Who Am I? Why Am I Here?

Hello Readers! I’m so thankful to have this opportunity to share my thoughts through this medium. I think before I get too far into blogging with EDS Wisconsin, I should tell you why you should even bother reading what I have to say (or in this case, write.)

My name is Stephanie and I am a 27 year old EDS patient who lives in southern Wisconsin. I was diagnosed just about two years ago now after nearly 13.5 years of begging doctors to explain my body to me. After my diagnosis, I turned a lot to the internet and made a lot of new friends.

More importantly, though, after my diagnosis, I began writing very candidly on my personal social media accounts about my experiences with Ehlers-Danlos Syndrome and the other medical challenges I have faced. These don’t necessarily just include my experiences with doctors and medical facilities, they also include the social challenges that come with being 27 and chronically ill. I’ve told the truth about being in too much pain to do things I want to do. I’ve acknowledged the frustration and anger that come with “not looking sick,” but feeling like you are falling apart.

Why do I do that? Well, in my life, I have two great passions: advocacy and writing. I’ve had the advocacy bug since as far back as I can remember. If I felt something was a worthwhile cause, I would pour my heart and soul into it. I’ve actively served my community through local government since I was 20 years old. I’ve learned to raise my voice for people who don’t always have a voice or maybe don’t feel comfortable using it. The writing, I think, was a gift I was given to make up for a body that I often feel fails me. I have always found great comfort in words, because even when I am in the most agonizing pain or facing a harsh reality, I can release that through language—and when I can share with the world, it can help others, too.

At the end of the day, that’s really what made me do it more than anything. After a few months of sharing very openly about what exactly I had been through with my diagnosis, a cousin reached out to me about her young daughter–a young daughter who was facing all of the challenges I faced at her age and could never, ever understand. Those same challenges made my childhood painful and haunted me even into adulthood. She was able to take her daughter to an EDS specialist who got her diagnosed RIGHT AWAY. Now she understands what makes her body different. Now she has the physical therapy exercises she needs to hopefully limit some of the damage I know happened to me because we never understood–because my doctors didn’t either, because as I cried on the track in middle school gym, I was told “everyone’s legs hurt” and when my chronic knee dislocations in high school ended in a surgery, nobody asked why that would happen to a 15-year old. That won’t happen to that little girl. If I never help anyone else by sharing my experiences, it will be worth it for her.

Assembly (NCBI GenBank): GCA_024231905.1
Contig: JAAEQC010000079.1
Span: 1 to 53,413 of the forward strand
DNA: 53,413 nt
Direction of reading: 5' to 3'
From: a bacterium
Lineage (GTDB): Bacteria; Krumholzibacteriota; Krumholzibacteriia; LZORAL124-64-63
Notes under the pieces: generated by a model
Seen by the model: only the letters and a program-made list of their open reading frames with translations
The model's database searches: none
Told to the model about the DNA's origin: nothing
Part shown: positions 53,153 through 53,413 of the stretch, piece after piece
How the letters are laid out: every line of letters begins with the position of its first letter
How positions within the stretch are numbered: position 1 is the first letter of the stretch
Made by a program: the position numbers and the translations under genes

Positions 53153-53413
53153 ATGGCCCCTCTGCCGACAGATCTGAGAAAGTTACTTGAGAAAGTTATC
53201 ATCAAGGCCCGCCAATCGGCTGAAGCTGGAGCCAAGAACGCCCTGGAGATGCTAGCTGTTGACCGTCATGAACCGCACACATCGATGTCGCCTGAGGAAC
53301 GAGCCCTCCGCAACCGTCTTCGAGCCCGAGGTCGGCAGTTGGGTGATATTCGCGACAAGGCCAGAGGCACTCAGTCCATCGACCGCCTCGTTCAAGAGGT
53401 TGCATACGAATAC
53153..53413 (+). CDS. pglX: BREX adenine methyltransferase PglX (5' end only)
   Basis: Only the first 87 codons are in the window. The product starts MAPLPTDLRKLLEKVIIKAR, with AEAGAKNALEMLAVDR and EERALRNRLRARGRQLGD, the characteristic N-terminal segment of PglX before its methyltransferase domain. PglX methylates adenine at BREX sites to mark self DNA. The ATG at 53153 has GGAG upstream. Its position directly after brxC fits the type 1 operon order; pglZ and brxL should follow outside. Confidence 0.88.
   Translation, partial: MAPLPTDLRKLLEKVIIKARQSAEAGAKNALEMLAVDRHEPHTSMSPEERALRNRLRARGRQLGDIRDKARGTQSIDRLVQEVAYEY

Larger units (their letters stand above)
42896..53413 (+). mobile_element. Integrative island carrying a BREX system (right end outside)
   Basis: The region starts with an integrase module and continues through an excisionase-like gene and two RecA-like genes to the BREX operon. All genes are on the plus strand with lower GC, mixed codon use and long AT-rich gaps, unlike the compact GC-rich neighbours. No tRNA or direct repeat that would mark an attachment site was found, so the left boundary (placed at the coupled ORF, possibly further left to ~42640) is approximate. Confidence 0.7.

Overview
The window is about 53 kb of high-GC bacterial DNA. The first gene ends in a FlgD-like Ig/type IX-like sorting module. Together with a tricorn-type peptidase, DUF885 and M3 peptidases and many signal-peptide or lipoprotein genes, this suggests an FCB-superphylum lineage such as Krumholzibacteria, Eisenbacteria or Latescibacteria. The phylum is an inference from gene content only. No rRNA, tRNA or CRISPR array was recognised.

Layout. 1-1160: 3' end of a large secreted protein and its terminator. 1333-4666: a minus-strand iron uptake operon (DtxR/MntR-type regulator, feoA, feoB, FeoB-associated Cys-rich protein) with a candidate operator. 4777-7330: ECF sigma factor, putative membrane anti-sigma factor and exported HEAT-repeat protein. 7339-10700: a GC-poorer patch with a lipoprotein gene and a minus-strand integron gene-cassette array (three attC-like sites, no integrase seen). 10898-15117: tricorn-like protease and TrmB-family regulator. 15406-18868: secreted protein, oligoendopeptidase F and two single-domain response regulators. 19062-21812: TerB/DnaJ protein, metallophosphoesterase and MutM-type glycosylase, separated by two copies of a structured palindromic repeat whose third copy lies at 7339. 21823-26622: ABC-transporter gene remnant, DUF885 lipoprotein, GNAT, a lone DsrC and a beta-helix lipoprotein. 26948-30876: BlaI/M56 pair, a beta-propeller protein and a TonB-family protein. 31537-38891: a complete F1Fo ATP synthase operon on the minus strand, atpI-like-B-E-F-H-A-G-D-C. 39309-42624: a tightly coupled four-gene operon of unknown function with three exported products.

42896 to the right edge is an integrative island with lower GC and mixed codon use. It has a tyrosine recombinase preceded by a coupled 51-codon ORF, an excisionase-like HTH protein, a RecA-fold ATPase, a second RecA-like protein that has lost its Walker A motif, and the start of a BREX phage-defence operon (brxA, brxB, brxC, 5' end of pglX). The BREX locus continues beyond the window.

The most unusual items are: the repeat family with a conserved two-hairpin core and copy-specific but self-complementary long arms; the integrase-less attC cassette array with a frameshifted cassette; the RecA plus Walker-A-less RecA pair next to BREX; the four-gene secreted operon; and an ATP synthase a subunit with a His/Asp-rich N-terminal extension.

But I’m not a doctor and I won’t give you medical advice. I will tell you what I feel and how it affects me. I will tell you that if you are a patient, we probably share experiences. I will tell you that if you are a parent, the greatest thing you can do is fight for your child. Finally, I will tell you that if you are a healthcare provider, the greatest thing you can do is listen.

If you want to know who I am just for the fun of it outside of being a patient, because absolutely NONE of us are patients FIRST, I’m also engaged to be married this summer to a wonderful man. I have the cutest puppy in the entire world. I work with college students in apartment rentals. I serve on my city council. AND, I’m getting a graduate degree in Business Management.

Let me know what you want me to write about. I’m really here to serve YOU!

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